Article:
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The Islanders

Christopher Priest
In Print
Titan Books (2014)

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This entry created 23 May 2023. Last revised on 23 May 2023.

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©1994-2024 Bill Armintrout
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The Islanders
Rating: gold star gold star gold star gold star no star no star no star no star no star no star (4.00)

345 pages.

This novel presents itself as a gazetteer to an archipelago on another world. The situation on this planet is that there are two cold-weather continents, north and south, with a vast and warmer-weather island range between (the Dream Archipelago). The nations on the north continent are using the southern continent to wage an apparently endless war, while most of the islands have proclaimed a united neutrality.

Furthermore, as declared in the fictional introduction and eventually further explained, the Dream Archipelago is resistant to being mapped.

After an introduction by a famed novelist, the rest of the novel consists of articles about the islands, in alphabetical order, describing their geography, tourist appeal, local laws and customs, weather and currents, and currencies.

Oddly, some of the articles break the mold of the gazetteer, presenting instead fictional documents or even short stories dropped into place.

Some themes recur throughout the novel, such as the mystery concerning the death of the mime Commis. Or events from the life of Dryd Bathurst, famous artist, ravisher of women, and murderer. Other subjects are brought up once and never further explained, such as the mystery of an off-limits island bombarded by drones. You expect some storylines to go somewhere, such as a terrifying insect species supposedly now under control, or the discovery of immortality, which seems to have had little impact on society!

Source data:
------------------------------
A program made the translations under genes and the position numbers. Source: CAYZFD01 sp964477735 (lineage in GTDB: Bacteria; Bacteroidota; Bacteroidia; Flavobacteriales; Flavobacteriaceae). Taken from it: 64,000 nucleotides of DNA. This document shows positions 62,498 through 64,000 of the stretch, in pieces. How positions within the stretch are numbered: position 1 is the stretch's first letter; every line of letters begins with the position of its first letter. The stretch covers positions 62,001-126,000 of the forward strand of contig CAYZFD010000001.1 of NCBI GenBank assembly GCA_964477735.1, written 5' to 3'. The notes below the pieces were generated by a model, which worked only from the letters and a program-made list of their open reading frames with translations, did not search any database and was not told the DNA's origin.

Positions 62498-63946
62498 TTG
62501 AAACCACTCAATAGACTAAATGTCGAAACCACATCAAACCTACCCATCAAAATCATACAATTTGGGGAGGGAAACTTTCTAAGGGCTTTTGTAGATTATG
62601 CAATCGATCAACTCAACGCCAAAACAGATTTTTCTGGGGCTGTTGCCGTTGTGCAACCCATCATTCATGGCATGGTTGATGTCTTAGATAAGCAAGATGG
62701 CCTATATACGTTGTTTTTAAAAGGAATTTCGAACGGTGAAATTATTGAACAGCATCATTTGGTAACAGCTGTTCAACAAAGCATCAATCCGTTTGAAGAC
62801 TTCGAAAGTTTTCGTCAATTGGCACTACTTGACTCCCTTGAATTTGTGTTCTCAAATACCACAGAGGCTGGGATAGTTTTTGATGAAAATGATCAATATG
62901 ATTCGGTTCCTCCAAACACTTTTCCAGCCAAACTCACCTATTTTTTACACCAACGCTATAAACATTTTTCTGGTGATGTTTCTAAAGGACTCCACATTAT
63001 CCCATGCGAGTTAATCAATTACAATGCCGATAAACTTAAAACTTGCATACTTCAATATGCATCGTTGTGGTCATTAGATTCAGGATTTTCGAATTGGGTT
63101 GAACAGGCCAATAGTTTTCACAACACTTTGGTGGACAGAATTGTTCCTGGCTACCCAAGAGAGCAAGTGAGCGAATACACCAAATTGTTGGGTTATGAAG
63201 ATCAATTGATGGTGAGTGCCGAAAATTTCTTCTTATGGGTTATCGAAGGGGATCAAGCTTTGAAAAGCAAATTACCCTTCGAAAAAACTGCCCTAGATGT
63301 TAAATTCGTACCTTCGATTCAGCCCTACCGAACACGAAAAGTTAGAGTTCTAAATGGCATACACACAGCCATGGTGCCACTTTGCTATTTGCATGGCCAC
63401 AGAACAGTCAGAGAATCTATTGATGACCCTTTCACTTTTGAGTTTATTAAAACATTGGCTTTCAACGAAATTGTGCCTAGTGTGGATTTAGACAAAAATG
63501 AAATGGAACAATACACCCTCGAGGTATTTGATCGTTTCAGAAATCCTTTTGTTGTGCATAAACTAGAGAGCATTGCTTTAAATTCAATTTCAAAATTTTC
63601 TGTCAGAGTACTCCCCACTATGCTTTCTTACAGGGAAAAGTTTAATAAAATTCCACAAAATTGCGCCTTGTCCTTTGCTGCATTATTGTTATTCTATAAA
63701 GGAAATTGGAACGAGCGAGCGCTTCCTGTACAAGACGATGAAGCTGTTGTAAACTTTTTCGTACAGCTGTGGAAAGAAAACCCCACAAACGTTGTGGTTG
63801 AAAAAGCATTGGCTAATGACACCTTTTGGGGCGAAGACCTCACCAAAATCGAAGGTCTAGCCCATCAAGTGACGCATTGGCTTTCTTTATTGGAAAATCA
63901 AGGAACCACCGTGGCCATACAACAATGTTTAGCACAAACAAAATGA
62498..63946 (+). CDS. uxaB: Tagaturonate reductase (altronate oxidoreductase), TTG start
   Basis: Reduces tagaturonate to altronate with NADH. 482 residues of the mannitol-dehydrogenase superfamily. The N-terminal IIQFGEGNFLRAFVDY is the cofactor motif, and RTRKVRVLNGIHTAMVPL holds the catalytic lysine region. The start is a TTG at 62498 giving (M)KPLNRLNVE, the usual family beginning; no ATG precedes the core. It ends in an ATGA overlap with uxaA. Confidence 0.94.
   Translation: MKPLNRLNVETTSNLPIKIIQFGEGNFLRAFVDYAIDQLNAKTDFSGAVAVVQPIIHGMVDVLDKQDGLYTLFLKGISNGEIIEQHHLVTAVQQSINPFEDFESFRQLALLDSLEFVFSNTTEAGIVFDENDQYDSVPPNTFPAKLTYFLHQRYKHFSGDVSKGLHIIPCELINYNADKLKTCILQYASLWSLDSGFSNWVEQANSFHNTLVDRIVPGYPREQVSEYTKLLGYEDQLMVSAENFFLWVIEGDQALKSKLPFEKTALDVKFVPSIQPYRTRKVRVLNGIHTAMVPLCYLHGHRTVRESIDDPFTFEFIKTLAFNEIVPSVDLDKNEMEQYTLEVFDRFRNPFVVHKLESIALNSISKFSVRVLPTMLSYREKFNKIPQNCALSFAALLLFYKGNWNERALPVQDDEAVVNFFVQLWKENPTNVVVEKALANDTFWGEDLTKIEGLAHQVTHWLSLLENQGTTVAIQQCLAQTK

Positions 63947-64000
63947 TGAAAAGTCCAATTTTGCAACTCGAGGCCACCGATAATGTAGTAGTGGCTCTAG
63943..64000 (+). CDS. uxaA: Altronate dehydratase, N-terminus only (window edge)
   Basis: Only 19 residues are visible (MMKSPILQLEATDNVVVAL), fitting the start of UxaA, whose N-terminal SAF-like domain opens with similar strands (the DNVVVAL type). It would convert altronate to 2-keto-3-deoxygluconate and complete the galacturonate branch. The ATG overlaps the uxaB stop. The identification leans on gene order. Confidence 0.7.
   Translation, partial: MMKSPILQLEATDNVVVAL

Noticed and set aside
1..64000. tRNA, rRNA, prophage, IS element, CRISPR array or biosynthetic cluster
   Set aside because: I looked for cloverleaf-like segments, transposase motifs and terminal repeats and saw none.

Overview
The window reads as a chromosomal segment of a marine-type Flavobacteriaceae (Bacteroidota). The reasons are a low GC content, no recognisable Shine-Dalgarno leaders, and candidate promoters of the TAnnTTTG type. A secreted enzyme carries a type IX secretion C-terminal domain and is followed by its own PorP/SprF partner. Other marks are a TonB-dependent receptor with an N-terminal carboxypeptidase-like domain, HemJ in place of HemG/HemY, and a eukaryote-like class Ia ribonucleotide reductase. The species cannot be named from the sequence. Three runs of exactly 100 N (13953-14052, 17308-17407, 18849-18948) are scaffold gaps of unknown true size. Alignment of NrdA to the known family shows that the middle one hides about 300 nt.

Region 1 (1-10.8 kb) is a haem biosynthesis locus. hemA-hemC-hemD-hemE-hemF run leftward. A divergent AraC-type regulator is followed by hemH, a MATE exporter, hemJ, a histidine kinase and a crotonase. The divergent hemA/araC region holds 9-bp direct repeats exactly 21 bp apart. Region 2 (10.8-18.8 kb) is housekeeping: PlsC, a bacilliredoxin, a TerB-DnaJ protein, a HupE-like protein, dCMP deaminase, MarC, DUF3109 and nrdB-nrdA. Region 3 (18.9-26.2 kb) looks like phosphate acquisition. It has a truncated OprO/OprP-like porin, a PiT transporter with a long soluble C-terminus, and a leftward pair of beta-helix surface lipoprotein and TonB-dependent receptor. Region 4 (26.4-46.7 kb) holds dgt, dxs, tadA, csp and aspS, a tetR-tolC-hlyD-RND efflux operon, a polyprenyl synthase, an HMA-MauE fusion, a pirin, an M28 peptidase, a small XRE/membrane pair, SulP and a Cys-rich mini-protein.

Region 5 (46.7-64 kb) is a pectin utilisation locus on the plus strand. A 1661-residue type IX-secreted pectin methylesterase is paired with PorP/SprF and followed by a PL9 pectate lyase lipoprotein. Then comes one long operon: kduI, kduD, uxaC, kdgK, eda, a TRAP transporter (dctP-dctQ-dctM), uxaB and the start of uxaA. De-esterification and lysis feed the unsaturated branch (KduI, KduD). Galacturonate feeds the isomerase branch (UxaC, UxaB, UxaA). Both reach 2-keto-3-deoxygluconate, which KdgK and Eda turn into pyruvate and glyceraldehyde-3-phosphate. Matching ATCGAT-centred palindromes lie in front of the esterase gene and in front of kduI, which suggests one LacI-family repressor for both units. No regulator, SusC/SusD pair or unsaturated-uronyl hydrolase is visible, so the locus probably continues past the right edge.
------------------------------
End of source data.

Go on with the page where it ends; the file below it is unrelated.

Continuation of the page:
The novel has no ending, it simply concludes with another short story for an island starting with the letter Y.

The book is nominally science fiction, as it is set on another world with technology similar to our own. (There does not appear to be space travel.) Yet it also includes elements of fantasy and horror, such as blood-spitting ghosts and time-shifting vortexes.

It is possible that the author intends the reader to collect clues throughout the book in order to resolve mysteries, such as who killed the mime. Or maybe the point is that there are multiple realities in the Dream Archipelago.

I found the novel to be boring and pointless. Knowing that it has won several awards, I forced myself to read all the way to the end, but there is no reward for doing so. The gazetteer format simply adds more clutter to what might have been a short story anthology in a rather bland setting. Despite the modern technology, the society has a retro vibe, with a cultural focus on authors and painters. The short stories are wordy and full of atmosphere and end in mystery.

The subplot about the famous artist who ravished women throughout the archipelago was apparently meant to be both amusing and repugnant, but considering he's also a pedophile and a murderer, I didn't see the humor nor did I find it entertaining.

Can you wargame it? The idea of an archipelago avoiding war by simply proclaiming neutrality is rather ludicrous, and the idea of nations from one continent using another continent on the other side of the world as their battlefield seems unlikely. There are only passing references to combat situations, and the military technology is unspecified.

This isn't a novel I would recommend reading.

Reviewed by Personal logo Editor in Chief Bill The Editor of TMP Fezian.